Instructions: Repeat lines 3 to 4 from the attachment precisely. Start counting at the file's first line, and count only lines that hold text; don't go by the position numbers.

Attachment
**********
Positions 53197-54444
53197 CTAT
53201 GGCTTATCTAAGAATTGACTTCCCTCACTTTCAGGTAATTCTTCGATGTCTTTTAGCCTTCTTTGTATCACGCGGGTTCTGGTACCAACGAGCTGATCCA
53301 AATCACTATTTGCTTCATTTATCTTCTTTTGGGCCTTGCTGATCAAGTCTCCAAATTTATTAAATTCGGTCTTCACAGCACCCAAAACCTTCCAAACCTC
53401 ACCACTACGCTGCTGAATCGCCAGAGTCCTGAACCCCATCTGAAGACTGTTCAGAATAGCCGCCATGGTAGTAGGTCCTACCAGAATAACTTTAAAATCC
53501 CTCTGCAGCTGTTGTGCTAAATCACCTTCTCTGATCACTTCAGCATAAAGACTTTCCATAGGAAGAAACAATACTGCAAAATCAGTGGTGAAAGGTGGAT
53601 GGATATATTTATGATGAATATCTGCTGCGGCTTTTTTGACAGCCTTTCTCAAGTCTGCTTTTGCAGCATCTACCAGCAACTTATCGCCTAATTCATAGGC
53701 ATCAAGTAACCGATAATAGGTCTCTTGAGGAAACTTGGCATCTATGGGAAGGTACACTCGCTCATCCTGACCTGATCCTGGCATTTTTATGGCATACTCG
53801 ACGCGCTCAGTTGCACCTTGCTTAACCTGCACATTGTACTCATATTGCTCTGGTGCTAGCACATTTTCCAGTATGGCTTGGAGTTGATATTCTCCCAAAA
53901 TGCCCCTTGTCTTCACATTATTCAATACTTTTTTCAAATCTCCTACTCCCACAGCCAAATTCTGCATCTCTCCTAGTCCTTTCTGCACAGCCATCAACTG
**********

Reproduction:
53201 GGCTTATCTAAGAATTGACTTCCCTCACTTTCAGGTAATTCTTCGATGTCTTTTAGCCTTCTTTGTATCACGCGGGTTCTGGTACCAACGAGCTGATCCA
53301 AATCACTATTTGCTTCATTTATCTTCTTTTGGGCCTTGCTGATCAAGTCTCCAAATTTATTAAATTCGGTCTTCACAGCACCCAAAACCTTCCAAACCTC